What is Financial Management?
Why is it so important for entrepreneurs and how does it work? It is of the utmost importance for every business owner and manager to closely monitor the financial situation of the company. After all, you do not want surprises and the decisions and the investments that you make, should be deliberate and consciously taken. In this article I give a brief historical perspective and describe the structure of Financial Management. It consists out of Financial Accounting the field which we focuses on generating financial overviews. Management Accounting whereby we work with the statements from the companies perspective and focus on what actions to take. And Corporate Finance that evaluates potential investments from a cash flow perspective.
The oldest documents of accounting date from 1340. This way of accounting was first described by the Italian monk Luca Pacioli in his work from 1494 Review of Arithmetic, Geometry, Ratio and Proportion. The great thing about Financial Management is that if you understand the structure and apply it correctly you can rest assured that it will not change in the next 50 years. After all, the structure has not changed much since the 12th century. It is great to read the annual report from the East Indian Trading Company made in the 15th century. It describes for example: "bribery of the sultan of Brunei for 3.000, - Dutch Guilders", nowadays we would not describe it like that ... ;-)
By the issuing of shares (and thus the creation of ownership not directly involved in the management of the company), the importance of the annual reports increased. In the old days the owners of the firm were involved and knew the situation of the company and had direct access to the financial status. Due to the separation in ownership and management there was a need for information at the owners of the firm. In order to protect the owners of the firm the governments made legislation so that every company with publicly traded shares had to issue an Annual Report containing at least the Profit and Loss Statement, The Balance Sheet at the beginning and end of the year and the Cash Flow statement, accompanied by the comments from management and a declaration of approval by the accountant. Nowadays you can find the annual report of all publicly traded companies on their website. So should you think about a new employer check out their financials first!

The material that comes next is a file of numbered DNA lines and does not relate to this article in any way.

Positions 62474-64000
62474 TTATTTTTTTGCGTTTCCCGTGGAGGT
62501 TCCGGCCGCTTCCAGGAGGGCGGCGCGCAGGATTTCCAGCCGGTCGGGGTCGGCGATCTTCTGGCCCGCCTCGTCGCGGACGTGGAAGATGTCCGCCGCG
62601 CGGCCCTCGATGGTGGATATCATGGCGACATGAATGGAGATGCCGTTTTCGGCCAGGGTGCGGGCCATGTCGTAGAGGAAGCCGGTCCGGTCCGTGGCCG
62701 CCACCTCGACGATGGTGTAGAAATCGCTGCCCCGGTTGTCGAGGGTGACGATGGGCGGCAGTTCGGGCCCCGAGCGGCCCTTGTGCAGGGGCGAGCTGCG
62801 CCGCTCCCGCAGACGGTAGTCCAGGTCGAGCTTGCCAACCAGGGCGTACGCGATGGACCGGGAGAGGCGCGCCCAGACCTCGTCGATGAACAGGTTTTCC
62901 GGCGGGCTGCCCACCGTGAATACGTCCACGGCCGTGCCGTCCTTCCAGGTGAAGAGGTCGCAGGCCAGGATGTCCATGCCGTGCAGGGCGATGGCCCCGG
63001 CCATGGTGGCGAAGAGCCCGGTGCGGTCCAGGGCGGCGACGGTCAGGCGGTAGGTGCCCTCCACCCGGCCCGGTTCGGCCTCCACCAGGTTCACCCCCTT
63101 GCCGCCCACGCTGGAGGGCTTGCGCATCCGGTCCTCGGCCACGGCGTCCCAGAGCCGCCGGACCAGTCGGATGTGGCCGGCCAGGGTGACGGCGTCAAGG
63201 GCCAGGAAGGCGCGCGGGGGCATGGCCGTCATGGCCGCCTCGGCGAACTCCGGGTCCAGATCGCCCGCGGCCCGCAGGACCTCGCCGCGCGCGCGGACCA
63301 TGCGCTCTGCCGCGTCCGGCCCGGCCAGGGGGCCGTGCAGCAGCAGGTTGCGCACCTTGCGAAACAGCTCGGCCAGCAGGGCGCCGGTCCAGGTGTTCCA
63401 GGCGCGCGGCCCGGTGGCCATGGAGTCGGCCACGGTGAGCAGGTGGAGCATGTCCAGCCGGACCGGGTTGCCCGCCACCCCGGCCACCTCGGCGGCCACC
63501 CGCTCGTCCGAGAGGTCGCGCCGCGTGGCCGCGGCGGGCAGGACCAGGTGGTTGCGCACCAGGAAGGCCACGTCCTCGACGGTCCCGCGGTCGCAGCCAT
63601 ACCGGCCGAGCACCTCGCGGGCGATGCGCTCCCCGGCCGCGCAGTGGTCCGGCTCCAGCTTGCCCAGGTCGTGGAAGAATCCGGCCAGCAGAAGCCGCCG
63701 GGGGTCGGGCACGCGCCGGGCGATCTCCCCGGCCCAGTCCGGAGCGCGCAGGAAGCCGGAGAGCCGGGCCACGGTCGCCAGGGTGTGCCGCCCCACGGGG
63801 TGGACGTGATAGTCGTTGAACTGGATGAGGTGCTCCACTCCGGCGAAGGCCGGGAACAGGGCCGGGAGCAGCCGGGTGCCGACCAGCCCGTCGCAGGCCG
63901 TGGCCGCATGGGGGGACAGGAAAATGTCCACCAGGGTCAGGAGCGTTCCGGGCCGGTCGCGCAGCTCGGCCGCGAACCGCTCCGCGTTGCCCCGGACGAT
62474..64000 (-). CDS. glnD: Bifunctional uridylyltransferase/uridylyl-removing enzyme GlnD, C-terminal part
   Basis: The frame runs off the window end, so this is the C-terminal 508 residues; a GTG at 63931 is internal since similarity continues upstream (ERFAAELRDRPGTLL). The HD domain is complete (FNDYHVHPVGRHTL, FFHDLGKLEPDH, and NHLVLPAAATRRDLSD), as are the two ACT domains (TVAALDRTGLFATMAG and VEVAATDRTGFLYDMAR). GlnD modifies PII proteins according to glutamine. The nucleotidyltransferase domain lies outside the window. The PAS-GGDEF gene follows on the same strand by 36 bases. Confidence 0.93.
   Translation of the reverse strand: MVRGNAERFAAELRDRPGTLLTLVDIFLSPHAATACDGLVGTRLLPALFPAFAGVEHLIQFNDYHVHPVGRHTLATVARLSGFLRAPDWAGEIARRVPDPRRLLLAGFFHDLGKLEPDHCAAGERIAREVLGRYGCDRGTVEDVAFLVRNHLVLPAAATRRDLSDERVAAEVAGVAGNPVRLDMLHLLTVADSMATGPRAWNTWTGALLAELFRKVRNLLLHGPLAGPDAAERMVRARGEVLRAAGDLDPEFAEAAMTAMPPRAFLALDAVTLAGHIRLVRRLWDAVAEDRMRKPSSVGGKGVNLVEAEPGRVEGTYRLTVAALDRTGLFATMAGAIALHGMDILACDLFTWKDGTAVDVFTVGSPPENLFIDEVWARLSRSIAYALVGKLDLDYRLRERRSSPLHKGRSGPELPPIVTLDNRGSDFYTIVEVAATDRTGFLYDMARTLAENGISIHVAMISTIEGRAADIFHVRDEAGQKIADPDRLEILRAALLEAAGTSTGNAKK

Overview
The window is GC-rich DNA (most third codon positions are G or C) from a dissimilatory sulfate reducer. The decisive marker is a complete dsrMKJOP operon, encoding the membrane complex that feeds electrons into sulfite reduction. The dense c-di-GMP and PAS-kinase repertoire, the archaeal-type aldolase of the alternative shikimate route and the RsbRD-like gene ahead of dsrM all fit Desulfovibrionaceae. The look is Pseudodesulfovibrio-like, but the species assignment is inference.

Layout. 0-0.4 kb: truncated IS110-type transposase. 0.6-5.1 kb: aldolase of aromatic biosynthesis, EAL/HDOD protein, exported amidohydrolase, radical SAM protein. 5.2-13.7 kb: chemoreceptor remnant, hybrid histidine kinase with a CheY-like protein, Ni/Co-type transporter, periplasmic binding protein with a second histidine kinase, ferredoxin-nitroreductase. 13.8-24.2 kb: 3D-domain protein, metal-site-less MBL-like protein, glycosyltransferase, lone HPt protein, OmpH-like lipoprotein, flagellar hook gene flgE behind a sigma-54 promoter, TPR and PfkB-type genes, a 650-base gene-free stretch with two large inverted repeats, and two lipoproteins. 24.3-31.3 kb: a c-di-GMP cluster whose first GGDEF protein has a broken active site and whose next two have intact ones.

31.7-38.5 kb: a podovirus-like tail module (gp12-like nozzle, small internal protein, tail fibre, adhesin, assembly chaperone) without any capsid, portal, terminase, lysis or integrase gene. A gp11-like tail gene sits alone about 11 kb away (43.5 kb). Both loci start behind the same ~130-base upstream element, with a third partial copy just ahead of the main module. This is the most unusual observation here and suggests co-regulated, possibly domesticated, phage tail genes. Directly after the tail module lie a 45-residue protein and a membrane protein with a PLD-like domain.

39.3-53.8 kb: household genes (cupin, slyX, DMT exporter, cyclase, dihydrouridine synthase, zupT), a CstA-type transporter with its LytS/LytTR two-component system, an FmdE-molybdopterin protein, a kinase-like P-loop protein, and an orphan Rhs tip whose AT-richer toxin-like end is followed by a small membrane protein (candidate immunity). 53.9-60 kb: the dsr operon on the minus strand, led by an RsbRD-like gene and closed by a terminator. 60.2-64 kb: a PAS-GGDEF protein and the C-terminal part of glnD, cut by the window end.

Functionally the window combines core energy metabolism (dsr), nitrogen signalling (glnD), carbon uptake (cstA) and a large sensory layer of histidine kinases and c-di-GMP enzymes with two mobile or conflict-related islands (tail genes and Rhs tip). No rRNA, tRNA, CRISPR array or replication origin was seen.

The term Annual Report and Financial Statement are often mixed up or used as synonyms. The financial makes a clear distinction between them. The Annual Report is the whole report from the firm including General corporate information, the Directors report, an Auditor’s report, the Financial Statements and the Notes to the financial statements. The Auditor’s report is generated to assure the stockholders no major errors have been found in the investigation of the books. The Financial Statements are the core of the annual report and consist always out of the Profit and Loss Statement, the Balance Sheet and the Cash Flow Statement, with explanations to them in the notes.
The financial statements are prepared on the basis of the seven accounting principles. They form the guidelines for the accountant who makes the overviews. He will always try to make the financial overviews complete, reliable, comparable and consistent for the period. He will also base his assessment on the continued existence of the company (going concern principle) and, where necessary, make conservative estimations. After all, the goal is to make a good financial representation situation of the company.
The value chain describes the activities of the company. It starts with the (A) purchase of goods. As a result, (B) stock and debt arise. By (A) selling the goods they (B) disappear from the company and a claim arises. At the (A) receipt of the payment by the customer the (B) claim disappears and the company has cash at hand. As a final step, the (A) payment to the supplier can be made so the (B) debt is gone at the expense of cash. This all with the intention to purchase for a low price and sell it for a high. Every time an (A) activity is performed it is registered in the P&L or Cash Flow Statement. The (B) consequence of the activity is registered at the Balance Sheet. This double entry of the activity and the result is the core
of double entry bookkeeping.
2.2 The three financial overviews
Financial Management consists out of three types of overviews. They are the Balance Sheet, The Profit and Loss Statement and the Cash Flow Statement. These overviews can be presented in many different ways, in parts or combined. However, the content is always based on the seven accounting principles and the structures of the three overviews.
The Balance Sheet is the overview in which we write down what the company possesses with the specific value on the assets side. On the liabilities and equity side it is described who has which claim towards the company. Or in other words to whom does it belong. Because one side describes "what do I have" and on the other side "who’s is it", it has to be the same value.
The cash flow statement describes all the cash that enters and leaves the company in a specific period. We distinct between operational cash flows from the normal activities, money flows generated by investments (or the sale of investments) and the financing cash flow. The latter concerns the flow to and from the bank, or other forms of debt and the cash flow to and from the owners. Problem with the cash flow statement is that you know how much cash has come into or has flown out of the company, but you do not know whether that is good or bad. We have the loss and profit statement for that question.